Until this week, the case against prominent D.C. businessman Jeffrey E. Thompson had largely focused on his alleged secret spending on behalf of Mayor Vincent C. Gray and other local politicians.
Over the last two years, prosecutors have been deliberately building a case against Thompson, who is the former owner of accounting and health-care firms that did billions of dollars in city business.
The revelations on Wednesday that Thompson allegedly spent more than $608,000 to help Hillary Clinton’s 2008 presidential campaign emerged during a court hearing for a New York marketing executive. Troy White, the owner of Wytehouse Marketing Inc., admitted in court papers that he was paid hundreds of thousands of dollars by Thompson to organize “street teams” to distribute campaign materials for Clinton during her primary battle with then-Illinois senator Barack Obama.
A search of federal campaign records found no evidence that Thompson had reported the alleged expenditures to the Federal Election Commission, as required by campaign finance laws.
White, a Howard University alumni, was just the latest person in Thompson’s vast network to be charged in the far-reaching federal investigation. Prosecutor’s remain focused on the D.C. businessman and are unlikely to open a separate probe into Clinton’s unsuccessful campaign, according to people familiar with the case who spoke on condition of anonymity because the investigation is ongoing.
Through a series of plea agreements, prosecutors are establishing a pattern of how Thompson allegedly worked around campaign finance limits and disclosure laws to help candidates he did not want to support publicly.
Thompson has not commented publicly since federal investigators raided his home and offices in March 2012. His attorney Brendan V. Sullivan Jr. declined to comment on this week’s developments.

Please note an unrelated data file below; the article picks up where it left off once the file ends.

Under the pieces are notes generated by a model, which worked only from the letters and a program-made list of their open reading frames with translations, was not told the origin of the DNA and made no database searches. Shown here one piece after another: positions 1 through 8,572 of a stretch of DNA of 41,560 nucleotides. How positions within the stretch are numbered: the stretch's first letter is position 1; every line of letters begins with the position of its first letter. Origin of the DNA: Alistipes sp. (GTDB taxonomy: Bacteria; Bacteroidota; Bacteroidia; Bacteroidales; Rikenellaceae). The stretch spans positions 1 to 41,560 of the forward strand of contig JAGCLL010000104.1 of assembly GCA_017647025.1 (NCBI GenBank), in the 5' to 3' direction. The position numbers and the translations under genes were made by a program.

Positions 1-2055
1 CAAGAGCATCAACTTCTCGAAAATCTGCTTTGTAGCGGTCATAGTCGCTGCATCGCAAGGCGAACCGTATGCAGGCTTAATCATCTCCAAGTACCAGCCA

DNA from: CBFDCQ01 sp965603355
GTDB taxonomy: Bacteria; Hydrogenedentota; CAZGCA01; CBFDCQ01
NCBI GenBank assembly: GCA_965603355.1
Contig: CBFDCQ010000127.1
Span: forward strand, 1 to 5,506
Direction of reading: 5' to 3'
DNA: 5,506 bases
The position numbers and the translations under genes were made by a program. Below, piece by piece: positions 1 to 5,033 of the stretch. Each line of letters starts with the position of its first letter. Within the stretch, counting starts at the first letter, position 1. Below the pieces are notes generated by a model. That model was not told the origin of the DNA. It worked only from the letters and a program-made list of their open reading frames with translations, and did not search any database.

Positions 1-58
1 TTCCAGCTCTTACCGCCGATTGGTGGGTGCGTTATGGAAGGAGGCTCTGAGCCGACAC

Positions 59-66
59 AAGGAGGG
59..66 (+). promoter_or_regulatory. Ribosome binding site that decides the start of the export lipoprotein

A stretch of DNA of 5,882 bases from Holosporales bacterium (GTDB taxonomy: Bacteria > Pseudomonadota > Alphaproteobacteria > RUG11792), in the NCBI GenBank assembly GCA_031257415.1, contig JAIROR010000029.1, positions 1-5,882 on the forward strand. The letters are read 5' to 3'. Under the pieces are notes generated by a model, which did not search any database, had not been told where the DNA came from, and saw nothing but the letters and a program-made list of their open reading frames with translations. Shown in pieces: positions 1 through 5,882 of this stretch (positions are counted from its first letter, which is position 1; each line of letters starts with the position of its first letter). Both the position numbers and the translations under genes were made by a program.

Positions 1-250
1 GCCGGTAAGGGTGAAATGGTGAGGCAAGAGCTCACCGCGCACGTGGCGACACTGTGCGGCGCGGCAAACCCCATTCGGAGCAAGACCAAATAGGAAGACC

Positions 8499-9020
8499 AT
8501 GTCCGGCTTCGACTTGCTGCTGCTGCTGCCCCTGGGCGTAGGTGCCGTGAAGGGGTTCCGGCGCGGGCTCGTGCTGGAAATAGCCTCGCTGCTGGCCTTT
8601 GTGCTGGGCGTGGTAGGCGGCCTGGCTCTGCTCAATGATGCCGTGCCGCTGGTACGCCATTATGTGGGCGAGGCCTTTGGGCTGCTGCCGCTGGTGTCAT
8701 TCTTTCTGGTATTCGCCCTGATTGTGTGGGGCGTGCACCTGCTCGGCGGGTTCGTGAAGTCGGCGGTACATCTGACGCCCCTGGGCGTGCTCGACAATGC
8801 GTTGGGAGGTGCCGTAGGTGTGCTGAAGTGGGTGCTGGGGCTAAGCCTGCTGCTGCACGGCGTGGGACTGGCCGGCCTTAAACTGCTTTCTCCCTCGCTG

In June, U.S. Attorney Ronald C. Machen Jr. told reporters said that the investigation was moving “extremely fast in pace.” The timeline changed in July, however, after prosecutors and Thompson agreed behind the scenes to waive the statute of limitations for the government to file certain charges.
The extension of the deadline appeared to open the door for negotiations. But the case has continued to play out in fresh court filings, suggesting that prosecutors are moving ahead.
In August, Gray’s longtime friend and political adviser, Vernon E. Hawkins, pleaded guilty to an obstruction charge. Hawkins admitted drawing up plans and a budget for the $653,000 secret effort that Thompson allegedly funded to benefit the mayor.
Court filings have also outlined how Thompson’s alleged off-the-books spending extended beyond the “shadow campaign.”
Without identifying Thompson by name, Machen has said that Thompson’s former accounting firm was an “assembly line” for donations to local and federal politicians. Thompson’s employees and their relatives wrote checks for candidates, hiding that the money was actually coming from Thompson, according to court documents.
Among the candidates receiving the so-called “straw donations” are Del. Eleanor Holmes Norton (D-D.C.) and the late senator Arlen Specter (D-Pa.).
Neither Thompson nor Gray has been charged, and the mayor has denied any wrongdoing.